Is there an existing consensus on whether to ask questions very specific to our particular personal circumstances (which might not be especially useful for future searchers), or to ask more general questions (which might be too broad).

E.g. which is better:-

"As a higher-rate taxpayer in my 30s contracting via a limited company with a mortgage at 5%, should I be taking extra dividends to overpay my mortgage or contributing to a pension?"


"How can I determine whether I should overpay my mortgage or contribute to a pension?"


I agree, your question is worth considering.

The broad question, as phrased, is likely to result in comments requesting more details, ultimately resulting in the level of detail in the first question.

When I answer this type of question, if it's too broad, the resulting answers are a series of if/then which in my own brain show up like a flow chart. Too narrow, and I'm sometimes inclined to respond with "yes, you should consider this approach, but for those who [are in this other situation] they should consider this."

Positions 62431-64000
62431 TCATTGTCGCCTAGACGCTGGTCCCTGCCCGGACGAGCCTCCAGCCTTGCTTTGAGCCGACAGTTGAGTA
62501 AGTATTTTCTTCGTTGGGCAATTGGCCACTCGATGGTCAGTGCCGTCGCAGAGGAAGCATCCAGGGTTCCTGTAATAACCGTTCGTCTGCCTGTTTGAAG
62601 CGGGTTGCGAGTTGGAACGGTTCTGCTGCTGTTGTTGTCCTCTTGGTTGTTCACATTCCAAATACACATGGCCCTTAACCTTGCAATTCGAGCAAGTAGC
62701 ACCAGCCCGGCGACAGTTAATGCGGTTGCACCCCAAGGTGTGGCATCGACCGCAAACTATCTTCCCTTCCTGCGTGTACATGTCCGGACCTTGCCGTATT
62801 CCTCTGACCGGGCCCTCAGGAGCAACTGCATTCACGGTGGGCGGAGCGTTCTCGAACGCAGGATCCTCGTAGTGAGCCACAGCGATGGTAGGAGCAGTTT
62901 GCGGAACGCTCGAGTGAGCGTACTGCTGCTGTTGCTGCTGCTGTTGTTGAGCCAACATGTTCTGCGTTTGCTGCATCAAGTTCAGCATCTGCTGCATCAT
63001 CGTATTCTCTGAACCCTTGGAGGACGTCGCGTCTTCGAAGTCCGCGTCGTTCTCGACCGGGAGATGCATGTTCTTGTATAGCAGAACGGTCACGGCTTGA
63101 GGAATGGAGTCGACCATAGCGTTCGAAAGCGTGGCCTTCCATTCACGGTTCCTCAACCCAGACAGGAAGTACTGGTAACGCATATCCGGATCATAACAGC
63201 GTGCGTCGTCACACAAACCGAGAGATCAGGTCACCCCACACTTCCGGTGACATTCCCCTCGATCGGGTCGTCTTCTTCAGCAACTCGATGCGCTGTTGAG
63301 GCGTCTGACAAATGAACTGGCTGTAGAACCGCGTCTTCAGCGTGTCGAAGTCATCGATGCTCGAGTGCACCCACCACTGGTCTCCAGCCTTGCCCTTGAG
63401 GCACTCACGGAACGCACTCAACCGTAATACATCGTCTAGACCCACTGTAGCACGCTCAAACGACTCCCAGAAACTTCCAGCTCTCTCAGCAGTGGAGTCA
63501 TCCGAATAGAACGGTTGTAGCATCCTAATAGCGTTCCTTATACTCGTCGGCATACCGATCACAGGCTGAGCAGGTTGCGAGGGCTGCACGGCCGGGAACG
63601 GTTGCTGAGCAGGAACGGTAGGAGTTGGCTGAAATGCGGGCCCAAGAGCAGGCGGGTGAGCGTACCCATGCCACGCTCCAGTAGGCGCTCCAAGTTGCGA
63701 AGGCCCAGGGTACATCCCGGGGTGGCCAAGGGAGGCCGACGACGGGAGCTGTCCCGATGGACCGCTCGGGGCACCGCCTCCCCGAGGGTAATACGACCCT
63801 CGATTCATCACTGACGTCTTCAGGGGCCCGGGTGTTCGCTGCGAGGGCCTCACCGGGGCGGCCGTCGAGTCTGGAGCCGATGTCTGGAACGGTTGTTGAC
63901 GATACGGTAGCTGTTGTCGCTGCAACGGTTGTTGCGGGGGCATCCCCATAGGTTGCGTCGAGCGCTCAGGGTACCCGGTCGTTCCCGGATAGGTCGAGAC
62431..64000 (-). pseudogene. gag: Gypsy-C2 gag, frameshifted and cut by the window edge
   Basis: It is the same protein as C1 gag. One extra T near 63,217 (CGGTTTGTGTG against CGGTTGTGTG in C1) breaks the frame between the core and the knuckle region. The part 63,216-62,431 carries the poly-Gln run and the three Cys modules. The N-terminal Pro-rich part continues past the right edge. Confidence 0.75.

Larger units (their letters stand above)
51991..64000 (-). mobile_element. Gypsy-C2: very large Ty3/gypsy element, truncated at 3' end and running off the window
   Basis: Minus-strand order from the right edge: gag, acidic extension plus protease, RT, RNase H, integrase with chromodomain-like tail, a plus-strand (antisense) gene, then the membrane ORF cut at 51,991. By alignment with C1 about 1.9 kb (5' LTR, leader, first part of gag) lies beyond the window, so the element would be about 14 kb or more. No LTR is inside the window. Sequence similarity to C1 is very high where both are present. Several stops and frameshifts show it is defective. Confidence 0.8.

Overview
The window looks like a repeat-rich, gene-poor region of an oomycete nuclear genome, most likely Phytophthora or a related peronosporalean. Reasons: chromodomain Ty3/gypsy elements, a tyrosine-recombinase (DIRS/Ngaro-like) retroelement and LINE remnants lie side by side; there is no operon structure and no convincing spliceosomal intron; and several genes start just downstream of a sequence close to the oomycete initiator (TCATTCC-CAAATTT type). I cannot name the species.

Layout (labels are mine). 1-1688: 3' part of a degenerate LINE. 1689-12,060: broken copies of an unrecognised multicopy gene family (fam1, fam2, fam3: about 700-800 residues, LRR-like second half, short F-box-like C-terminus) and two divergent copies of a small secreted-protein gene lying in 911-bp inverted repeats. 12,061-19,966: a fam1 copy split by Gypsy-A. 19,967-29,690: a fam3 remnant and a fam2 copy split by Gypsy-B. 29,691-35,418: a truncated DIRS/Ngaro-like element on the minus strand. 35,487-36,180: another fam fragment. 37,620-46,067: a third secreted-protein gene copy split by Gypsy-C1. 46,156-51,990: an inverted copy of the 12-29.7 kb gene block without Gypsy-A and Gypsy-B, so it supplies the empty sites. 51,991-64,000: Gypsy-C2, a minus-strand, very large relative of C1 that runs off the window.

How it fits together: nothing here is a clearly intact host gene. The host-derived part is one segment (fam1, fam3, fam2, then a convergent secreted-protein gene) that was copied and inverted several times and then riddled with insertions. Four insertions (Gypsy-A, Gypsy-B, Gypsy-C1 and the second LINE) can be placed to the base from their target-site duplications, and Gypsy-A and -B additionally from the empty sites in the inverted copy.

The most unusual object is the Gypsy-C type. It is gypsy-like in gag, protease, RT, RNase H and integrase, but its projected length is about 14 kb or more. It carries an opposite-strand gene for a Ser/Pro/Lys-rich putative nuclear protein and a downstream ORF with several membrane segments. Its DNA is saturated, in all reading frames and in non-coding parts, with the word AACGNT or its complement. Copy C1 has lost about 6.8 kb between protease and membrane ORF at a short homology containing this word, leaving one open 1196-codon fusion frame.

I hate giving the answer "it depends," but I'm afraid that's where I'm landing. The nature of personal finance is heavy on personal and very often the general answer fails when more details are uncovered. And I think your choice of sample questions ideally illustrates this.


Its tricky and I don't think we have codified the broad vs narrow.

In the specific example I would like the first specific where I can give a more factual answer. Where as the second one it would be more like listing out factors and since one cannot think of all applicable scenarios the answers would become quite long without giving much support, i.e. the web already would have tons of such info.

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